Boris Berezovsky appeared yesterday for questioning at the Prosecutor General’s Office in Moscow, in connection with the alleged diversion of hundreds of millions of dollars from the state airline Aeroflot through two Swiss firms, Andava and Forus Services. The tycoon was questioned by Alexander Filin, the investigator now leading the Aeroflot probe. In August, Filin replaced Nikolai Volkov as chief investigator in the case.
Volkov was removed from his post shortly after returning from Switzerland with documents which the authorities there had seized from Andava and Forus. While Volkov’s superiors said he was removed for exceeding his authority by photocopying a signature of his boss and using it to invited Swiss prosecutors to Moscow, Volkov charged that he was removed from the case for political reasons. In 1999, Berezovsky and two top Aeroflot officials, Nikolai Glushkov and Aleksandr Krasnenker, were charged in the case, and a warrant was issued for Berezovsky’s arrest. That warrant was soon rescinded and the case against him eventually dropped. Krasnenker, who was formerly Aeroflot’s commercial director, has been charged for illegal business and moneylaundering. He too was at the Prosecutor General’s Office yesterday, without his lawyer, for an “informal talk” with Filin (Russian agencies, October 17-18).
After his questioning yesterday, Berezovsky said that he had been interrogated as a witness, not a suspect in the Aeroflot case, but alleged that the summons had been politically motivated and constituted “blackmail.” “When I had good relations with the authorities, I was not called in for questioning once,” the tycoon said. He also insisted, as he has in the past, that he has had no relationship with Aeroflot. He also said that the fact he was called in concerning that case was a recognition of the “cleanness and transparency” of his own business. Although Filin instructed Berezovsky and his lawyer, Semyon Ariya, not to discuss details of the interrogation, a newspaper reported today that the tycoon was questioned about damage caused to the company which must be compensated. Ariya said that damages to Aeroflot had not yet been established. Berezovsky, unlike Krasnenker, has not been banned from traveling, but Filin reportedly asked the tycoon to remain in his “field of vision” (Kommersant, October 18).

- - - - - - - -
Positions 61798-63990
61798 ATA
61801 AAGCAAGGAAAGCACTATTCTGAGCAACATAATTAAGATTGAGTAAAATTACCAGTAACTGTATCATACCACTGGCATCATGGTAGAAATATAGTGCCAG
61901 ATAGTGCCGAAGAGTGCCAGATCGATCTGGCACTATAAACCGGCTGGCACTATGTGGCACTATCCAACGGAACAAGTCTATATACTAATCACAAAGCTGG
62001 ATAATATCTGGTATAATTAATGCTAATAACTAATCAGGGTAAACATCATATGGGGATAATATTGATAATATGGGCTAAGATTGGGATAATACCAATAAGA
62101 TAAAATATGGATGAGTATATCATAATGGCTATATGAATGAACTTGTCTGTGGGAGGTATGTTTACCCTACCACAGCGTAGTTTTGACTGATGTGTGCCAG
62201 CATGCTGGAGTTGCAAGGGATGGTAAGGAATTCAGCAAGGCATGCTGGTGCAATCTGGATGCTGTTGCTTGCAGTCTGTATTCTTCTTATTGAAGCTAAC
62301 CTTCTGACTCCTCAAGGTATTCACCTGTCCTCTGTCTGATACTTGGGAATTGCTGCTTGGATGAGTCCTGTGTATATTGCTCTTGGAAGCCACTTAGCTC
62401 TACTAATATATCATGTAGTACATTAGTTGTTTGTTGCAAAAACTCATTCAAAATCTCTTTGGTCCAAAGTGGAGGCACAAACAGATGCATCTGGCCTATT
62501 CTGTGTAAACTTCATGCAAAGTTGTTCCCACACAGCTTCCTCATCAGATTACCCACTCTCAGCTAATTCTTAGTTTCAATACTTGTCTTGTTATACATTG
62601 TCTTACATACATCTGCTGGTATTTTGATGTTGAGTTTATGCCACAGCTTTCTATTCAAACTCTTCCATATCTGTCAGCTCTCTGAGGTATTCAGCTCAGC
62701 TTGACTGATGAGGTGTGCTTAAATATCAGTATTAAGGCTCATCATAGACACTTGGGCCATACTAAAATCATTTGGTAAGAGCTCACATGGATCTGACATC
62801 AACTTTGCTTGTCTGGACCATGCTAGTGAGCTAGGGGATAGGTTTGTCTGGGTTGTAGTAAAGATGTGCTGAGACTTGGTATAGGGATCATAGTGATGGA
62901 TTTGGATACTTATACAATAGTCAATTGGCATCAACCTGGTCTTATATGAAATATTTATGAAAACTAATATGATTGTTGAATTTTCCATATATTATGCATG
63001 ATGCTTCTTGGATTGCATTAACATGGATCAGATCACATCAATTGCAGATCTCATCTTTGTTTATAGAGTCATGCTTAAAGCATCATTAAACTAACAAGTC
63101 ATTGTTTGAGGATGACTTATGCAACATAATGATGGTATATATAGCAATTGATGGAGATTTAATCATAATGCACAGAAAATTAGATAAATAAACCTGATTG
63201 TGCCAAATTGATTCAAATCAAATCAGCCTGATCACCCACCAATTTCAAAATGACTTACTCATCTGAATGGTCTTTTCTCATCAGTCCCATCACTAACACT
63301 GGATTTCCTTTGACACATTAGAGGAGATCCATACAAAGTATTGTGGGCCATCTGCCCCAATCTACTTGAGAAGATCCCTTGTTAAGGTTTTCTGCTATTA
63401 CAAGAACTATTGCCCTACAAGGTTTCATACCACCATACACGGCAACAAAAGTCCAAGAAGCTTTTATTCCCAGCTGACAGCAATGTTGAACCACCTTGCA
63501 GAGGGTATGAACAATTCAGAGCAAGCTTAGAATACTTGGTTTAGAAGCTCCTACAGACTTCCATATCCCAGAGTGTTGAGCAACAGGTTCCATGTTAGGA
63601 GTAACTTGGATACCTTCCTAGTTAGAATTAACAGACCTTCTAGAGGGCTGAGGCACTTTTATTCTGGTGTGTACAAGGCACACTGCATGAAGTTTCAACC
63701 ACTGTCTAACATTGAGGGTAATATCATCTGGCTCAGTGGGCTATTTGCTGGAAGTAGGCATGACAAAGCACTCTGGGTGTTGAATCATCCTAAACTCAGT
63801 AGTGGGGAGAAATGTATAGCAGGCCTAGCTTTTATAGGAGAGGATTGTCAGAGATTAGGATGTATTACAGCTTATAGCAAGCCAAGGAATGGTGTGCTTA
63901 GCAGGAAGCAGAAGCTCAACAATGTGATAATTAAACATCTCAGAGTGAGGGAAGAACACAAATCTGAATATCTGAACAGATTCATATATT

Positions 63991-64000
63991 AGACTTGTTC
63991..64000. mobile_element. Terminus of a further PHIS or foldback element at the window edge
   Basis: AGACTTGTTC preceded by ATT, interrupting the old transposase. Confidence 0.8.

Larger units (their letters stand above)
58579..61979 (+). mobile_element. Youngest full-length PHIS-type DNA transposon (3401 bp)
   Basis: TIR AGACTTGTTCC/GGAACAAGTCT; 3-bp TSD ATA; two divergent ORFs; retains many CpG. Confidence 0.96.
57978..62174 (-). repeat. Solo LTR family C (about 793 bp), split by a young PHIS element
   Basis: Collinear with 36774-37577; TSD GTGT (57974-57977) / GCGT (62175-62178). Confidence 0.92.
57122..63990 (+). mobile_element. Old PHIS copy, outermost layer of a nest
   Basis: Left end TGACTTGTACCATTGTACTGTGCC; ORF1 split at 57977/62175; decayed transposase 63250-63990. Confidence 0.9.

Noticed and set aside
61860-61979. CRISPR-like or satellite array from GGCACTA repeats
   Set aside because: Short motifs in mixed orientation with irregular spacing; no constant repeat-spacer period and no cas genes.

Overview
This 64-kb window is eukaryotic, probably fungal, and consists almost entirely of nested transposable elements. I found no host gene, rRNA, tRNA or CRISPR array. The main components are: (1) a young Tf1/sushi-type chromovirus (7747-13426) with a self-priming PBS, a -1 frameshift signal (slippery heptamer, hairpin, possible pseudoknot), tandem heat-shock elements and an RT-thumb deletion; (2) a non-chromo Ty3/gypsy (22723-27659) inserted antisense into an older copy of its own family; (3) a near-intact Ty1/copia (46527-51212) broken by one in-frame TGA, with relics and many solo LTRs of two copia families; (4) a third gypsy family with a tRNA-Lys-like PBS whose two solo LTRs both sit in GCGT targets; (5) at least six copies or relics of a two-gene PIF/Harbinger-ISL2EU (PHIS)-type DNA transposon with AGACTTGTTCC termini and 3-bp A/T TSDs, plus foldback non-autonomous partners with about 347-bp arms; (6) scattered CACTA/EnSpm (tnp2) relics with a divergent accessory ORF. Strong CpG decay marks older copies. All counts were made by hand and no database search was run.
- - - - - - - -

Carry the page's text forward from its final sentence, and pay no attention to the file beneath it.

On October 16, Berezovsky was quoted as saying that Vladimir Gusinsky, head of the Media-Most holding, had advised him not to appear for questioning, warning Berezovsky that he could be arrested or even killed (Russian agencies, October 16). Gusinsky was arrested, and jailed for several days, after being called into the Prosecutor General’s Office to answer questions in a criminal case dating back to 1998. Gusinsky is currently in Israel, where he also has citizenship, and the Prosecutor General’s Office announced vowed last week that it would force the media magnate to obey the law and appear for questioning. Gusinsky was supposed to appear for questioning on October 13 in connection with a criminal case based on allegations that his media holding had illegally transferred its shares abroad, including shares which Media-Most has put up for collateral in return for loans guaranteed by Gazprom, Russia’s natural gas giant. Gusinsky and his lawyers have said that they fear he would be arrested again if appeared for questioning. The media tycoon suggested that the Russian prosecutors come to Israel to interrogate him (Russian agencies, October 13).
Berezovsky, meanwhile, has fully set up his new company, Teletrust, which will hold the 49-percent stake in Russian Public Television (ORT) he has under his control. The company, which is headed by ORT board member Igor Shabdurasulov, held its third meeting on September 16, during which it established fourteen managers, including Vasily Aksyonov of George Mason University, Natalia Gevorkyan of Kommersant newspaper, Igor Golembiovsky of Novye Izvestia newspaper (chief editor), Sergei Dorenko of ORT, Vitaly Tretyakov, chief editor of Nezavisimaya gazeta and Yegor Yakovlev of Obshchaya gazeta. The company is supposed to have twenty-nine managers in total.
Several top journalists turned down the offer to sit on this management body, including playwright Edward Radzinsky and two top journalists from Media-Most’s NTV television channel–Yevgeny Kiselev and Svetlana Sorokina (Vedomosti, October 17).
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